Throwing stuff at the internet to see what sticks
Tuesday, October 29, 2002 I have an update on the Project Greenlight question. After I posted last night, I checked my e-mail. This was in the inbox:
From: PGL Support:
Unfortunately you are correct, there are two screenplays names "Exile" in the competition, the one that has advanced to the Top 250 was submitted
by another user.
There’s only one thing to say to that:
Those philistines can’t grasp my vision!
Okay, moving along.
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Q: How many blog writers does it take to change a light bulb?
A: None. The light bulb ends up changing you, in so many ways that you never could have predicted when you started.
I’m pretty sure it’s not supposed to take twenty minutes to change a light bulb that I can reach from the floor without opening up a light fixture or access hatch or crawling through a Jeffries tube or whatever, but my experiences of the last couple of days have indicated otherwise.
Here’s the thing: our kitchen has a ceiling fan/light fixture combo. It’s a little on the aged side, but it still works. Mostly. I mean, the blades still spin and the lights still light. The problem is what happens when the bulbs burn out.
Now, I took a semester of Electronics in junior high, and a community education class on electrical wiring earlier this year, so I feel pretty darn qualified to take on a project like changing a light bulb when circumstances call for it. And if I’m feeling out of my depth, I can just do a little research on the ‘Net.
The problem with the kitchen fan/light is that the light bulbs are housed inside metal cylinders that hang from the fixture. These metal cylinders are almost the exact diameter of a light bulb. The ceramic light sockets aren’t affixed to the rest of the structure by anything except their wiring. And there’s no way to reach around the bulb and hold the socket in place while you spin. So removing a light bulb requires you to turn the bulb until the wires behind the sockety are as twisted as they’ll go in a lefty-loosey direction, and continuing to turn the bulb until it comes out. Adding to the fun is the fact that a previous owner appears to have lubricated the sockets with a homemade cocktail of sand and hairspray, so removing the old bulb is a delicate process akin to that of defusing a bomb. Sure, if something goes wrong during the latter process you get turned into a diffuse red mist, but trust me: that doesn’t sound so bad when you’re left holding a detached glass bulb and staring at the desiccated filament and scary, pointy, electrocute-y wires hanging from the metal base that’s still screwed in, just waiting for you to reach up and turn yourself into a six-foot frogleg wired to a galvanometer. That’s when you find out what you’re made of. Specifically, a highly conductive material.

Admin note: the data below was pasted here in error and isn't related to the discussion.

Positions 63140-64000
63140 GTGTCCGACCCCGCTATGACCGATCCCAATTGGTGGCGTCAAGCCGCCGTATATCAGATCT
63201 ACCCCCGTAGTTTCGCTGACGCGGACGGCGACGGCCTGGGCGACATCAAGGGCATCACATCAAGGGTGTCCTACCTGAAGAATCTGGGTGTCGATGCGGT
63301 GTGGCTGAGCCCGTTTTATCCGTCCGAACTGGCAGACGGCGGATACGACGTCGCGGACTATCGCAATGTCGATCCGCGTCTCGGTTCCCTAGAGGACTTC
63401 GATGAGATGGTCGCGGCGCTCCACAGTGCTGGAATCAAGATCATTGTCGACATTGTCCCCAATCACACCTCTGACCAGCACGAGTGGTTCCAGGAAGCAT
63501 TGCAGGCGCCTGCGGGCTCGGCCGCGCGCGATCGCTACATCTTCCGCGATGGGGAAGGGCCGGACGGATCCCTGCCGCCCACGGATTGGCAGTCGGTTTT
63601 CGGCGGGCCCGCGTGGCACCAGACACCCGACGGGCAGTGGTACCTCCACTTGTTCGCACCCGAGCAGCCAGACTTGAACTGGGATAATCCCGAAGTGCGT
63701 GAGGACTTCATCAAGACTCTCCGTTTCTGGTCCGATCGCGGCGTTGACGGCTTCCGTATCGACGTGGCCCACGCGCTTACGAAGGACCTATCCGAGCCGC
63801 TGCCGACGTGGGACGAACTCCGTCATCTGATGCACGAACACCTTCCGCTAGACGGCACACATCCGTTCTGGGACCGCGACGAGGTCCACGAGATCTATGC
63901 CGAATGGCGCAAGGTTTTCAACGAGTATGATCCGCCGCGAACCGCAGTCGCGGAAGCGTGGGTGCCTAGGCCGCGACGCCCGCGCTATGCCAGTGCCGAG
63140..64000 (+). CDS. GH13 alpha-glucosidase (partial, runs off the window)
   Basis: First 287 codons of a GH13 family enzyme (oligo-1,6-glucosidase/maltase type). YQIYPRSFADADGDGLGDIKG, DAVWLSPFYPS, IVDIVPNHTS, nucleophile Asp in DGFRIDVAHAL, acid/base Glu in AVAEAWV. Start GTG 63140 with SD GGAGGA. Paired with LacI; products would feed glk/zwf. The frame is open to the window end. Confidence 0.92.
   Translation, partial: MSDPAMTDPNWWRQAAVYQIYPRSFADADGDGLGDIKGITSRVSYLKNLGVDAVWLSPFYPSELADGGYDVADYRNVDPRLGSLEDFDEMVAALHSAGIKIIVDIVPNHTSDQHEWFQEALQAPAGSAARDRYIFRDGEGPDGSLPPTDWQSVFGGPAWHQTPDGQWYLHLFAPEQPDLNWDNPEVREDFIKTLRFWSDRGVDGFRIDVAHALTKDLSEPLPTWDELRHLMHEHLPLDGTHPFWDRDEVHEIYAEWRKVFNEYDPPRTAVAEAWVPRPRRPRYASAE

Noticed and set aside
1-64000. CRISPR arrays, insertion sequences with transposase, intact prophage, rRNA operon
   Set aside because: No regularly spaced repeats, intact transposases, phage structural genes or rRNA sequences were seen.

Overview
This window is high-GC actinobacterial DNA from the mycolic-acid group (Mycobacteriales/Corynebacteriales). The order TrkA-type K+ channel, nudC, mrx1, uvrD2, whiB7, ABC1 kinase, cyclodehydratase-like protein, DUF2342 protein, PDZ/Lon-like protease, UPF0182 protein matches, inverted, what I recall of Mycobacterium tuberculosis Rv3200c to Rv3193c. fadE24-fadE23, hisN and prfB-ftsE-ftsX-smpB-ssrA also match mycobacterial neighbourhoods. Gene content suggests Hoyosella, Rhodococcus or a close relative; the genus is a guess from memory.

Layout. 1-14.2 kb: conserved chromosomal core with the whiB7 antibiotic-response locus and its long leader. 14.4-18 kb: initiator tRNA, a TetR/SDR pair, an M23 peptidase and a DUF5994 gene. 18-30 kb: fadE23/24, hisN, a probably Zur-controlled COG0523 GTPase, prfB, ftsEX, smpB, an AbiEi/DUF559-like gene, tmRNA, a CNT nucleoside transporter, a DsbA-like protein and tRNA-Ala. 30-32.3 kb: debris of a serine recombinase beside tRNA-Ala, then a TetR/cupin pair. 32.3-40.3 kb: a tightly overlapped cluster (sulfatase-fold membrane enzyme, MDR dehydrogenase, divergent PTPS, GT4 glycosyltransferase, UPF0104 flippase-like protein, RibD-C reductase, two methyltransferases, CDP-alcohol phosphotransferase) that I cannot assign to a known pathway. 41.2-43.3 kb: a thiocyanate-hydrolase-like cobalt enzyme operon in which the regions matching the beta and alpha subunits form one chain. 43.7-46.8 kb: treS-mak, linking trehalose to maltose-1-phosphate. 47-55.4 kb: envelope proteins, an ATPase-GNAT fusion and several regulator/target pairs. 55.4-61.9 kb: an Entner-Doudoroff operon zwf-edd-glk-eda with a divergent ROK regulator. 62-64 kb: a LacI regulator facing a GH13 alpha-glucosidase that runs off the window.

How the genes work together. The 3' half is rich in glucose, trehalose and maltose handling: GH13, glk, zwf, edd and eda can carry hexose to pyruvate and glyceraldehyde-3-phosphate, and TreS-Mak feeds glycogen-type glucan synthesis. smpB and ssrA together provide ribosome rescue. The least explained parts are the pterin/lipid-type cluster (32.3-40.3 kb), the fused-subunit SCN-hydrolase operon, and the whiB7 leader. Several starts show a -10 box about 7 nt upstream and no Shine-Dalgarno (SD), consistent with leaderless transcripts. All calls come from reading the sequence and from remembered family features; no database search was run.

And even when I’m able to get the dead bulb out intact, I still have the task of installing the new one. Now I have to grind the bulb into the all-but-free-floating socket, turning not only until the bulb is screwed down, but until the wires have twisted as far as they’ll go in a righty-tighty direction. Then, and only then, does it become apparent that I’ve screwed the bulb in crooked. Then I have to repeat the process again and again until the electric company cuts me off anyway.
I had to do this on Sunday night, and again last night. They’re burning out so close together because I hate this particular task so much that last time I just waited until all the bulbs were burned out and we were cooking by the light from our open refrigerator. Now the cycle of dread has begun anew.
Last night, I got frustrated with the process and unscrewed the tin-can housing. That allowed me to pull the socket out just enough so I could hang onto it while I screwed in the bulb.
But then the wires wouldn’t go back into the tube thingy. Now I have a light bulb that is indeed lit, but it’s swinging at a dangerously low altitude over the kitchen floor.
Considering how much easier it’ll be to change next time, I’m actually okay with that.
* * *
I have a new article up at Teevee.org. It’s kind of a think piece.
Okay, it’s really not. I just wanted to claim to have written a think piece.
posted by M. Giant 3:25 PM 0 comments